Under Tanden, the CAP and its action fund have supported a number of left-wing policies. In 2012, the Center proposed a $1.8 trillion tax increase plan that included a tax rate hike, called for government-funded preschool months before President Obama included the same demand in his 2013 State of the Union address, and has fought for legalization of the roughly 11 million illegal immigrants in the United States.
Tanden also took credit for encouraging President Barack Obama to implement various liberal policies on immigration, energy and the environment, and labor mandates through presidential executive order instead of congressional legislation. She later said President Obama did “most of what we [CAP] asked.”
2016 Presidential Campaign
Tanden was an informal adviser to Hillary Clinton’s 2016 presidential campaign, providing political advice in a private capacity while her think tank provided intellectual backing and advocacy support to the Clinton campaign’s policy efforts.
Due to both Tanden and Podesta’s large roles with the Clinton campaign, the Washington Post wrote that the Center For American progress, “is poised to exert outsized influence over the 2016 president race and — should Hillary Clinton win it — the policies and agenda of the 45th President of the United States.” 
Similarly, after Tanden was named one of one of four co-chairs for the Clinton transition team Politico wrote the Center For American Progress was “Hillary Clinton’s government-in-waiting.” The article noted that through this organization Tanden would be able to serve Clinton’s interests once again as a powerful outside adviser who would play a central role in a Presidential transition.
In 2016, many of Tanden’s emails to cohort John Podesta were leaked by Wikileaks, an entity believed to be associated with foreign intelligence services. In a late 2016 summary of her email correspondence the liberal blog the New Republic said that the contents of those emails demonstrated “a pattern of freezing out those who don’t toe the line, a disturbing predilection for someone who is a kind of gatekeeper for what ideas are acceptable in Democratic politics.”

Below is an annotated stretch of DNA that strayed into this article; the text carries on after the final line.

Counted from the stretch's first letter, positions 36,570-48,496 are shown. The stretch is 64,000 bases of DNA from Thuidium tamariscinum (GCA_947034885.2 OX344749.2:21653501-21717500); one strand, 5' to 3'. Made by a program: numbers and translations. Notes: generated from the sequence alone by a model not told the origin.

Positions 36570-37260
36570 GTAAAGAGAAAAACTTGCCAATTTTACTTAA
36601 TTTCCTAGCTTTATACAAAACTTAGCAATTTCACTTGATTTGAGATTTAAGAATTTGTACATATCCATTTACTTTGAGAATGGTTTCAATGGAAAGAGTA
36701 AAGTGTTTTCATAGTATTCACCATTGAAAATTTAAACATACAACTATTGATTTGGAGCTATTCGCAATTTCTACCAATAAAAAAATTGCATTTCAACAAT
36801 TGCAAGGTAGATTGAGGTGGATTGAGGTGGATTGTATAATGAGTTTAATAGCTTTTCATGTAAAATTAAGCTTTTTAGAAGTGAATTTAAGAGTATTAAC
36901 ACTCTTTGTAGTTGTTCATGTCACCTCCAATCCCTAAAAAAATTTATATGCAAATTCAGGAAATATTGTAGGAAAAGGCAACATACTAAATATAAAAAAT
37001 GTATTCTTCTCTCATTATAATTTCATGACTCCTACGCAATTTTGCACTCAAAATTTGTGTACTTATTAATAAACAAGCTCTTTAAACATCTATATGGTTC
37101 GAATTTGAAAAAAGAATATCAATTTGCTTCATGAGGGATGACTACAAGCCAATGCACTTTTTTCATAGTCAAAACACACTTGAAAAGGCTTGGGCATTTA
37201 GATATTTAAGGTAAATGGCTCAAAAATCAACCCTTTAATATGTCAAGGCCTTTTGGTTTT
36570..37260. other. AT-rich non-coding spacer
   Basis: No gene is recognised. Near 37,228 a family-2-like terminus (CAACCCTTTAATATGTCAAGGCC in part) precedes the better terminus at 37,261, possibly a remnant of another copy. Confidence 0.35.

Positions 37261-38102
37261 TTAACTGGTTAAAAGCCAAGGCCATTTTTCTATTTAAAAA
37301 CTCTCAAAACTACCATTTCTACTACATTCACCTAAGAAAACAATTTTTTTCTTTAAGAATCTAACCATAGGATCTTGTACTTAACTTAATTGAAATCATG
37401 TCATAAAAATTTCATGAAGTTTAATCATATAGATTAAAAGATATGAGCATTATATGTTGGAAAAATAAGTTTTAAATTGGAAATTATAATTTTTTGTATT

Moreover, The New Republic’s report claimed that the emails revealed that Tanden’s work as a surrogate for the Clinton campaign went beyond her appearances on television. The report indicated she was actively working to conserve the Clinton campaign’s political capital, rather than pushing it to spend it on policies that liberals would expect a think tank like CAP to support. 
Additionally, the language that Tanden used in the emails against people she disagreed with became a point of controversy. The New York Times described Tanden’s emails as “profanity-laced” and fiercely protective of Hillary Clinton.
In one 2015 email to Podesta, Tanden suggested that the person responsible for allowing Clinton’s State Department correspondence to be conducted over a private email server should be “drawn and quartered.” 
After the 2016 election, Tanden announced that she was committing CAP and CAP Action resources to rapidly and forcefully “resisting” the newly elected president Donald Trump.
She issued statements opposing a number of President Trump’s policy decisions, opposing Trump administration proposals to construct a barrier on the Mexico-United States border, opposing Republican efforts to repeal Obamacare, proclaiming that President Trump’s Cabinet are “bad people,” and labeling the 2017 tax cut a “tax scam.”
Tanden has a long history of making profane and controversial comments.
During the 2017 wildfires in southern California, New York Magazine’s David Wallace-Wells tweeted, “NBC News in LA is reporting that the wildfires are now burning down [News Corporation executive chairman] Rupert Murdoch’s house,” to which Tanden replied, “There’s a God, and she’s unhappy,” describing the fire as an act of “karma.” Tanden later deleted the tweet, saying “it wasn’t funny.”
In a piece for the Huffington Post in 2016 entitled, “Donald Trump Doesn’t Deserve the Support of American Hindus” she questioned an Indian-American businessman’s support for Republican candidate Donald Trump and suggested because of his race, he should not support the candidate of his choosing.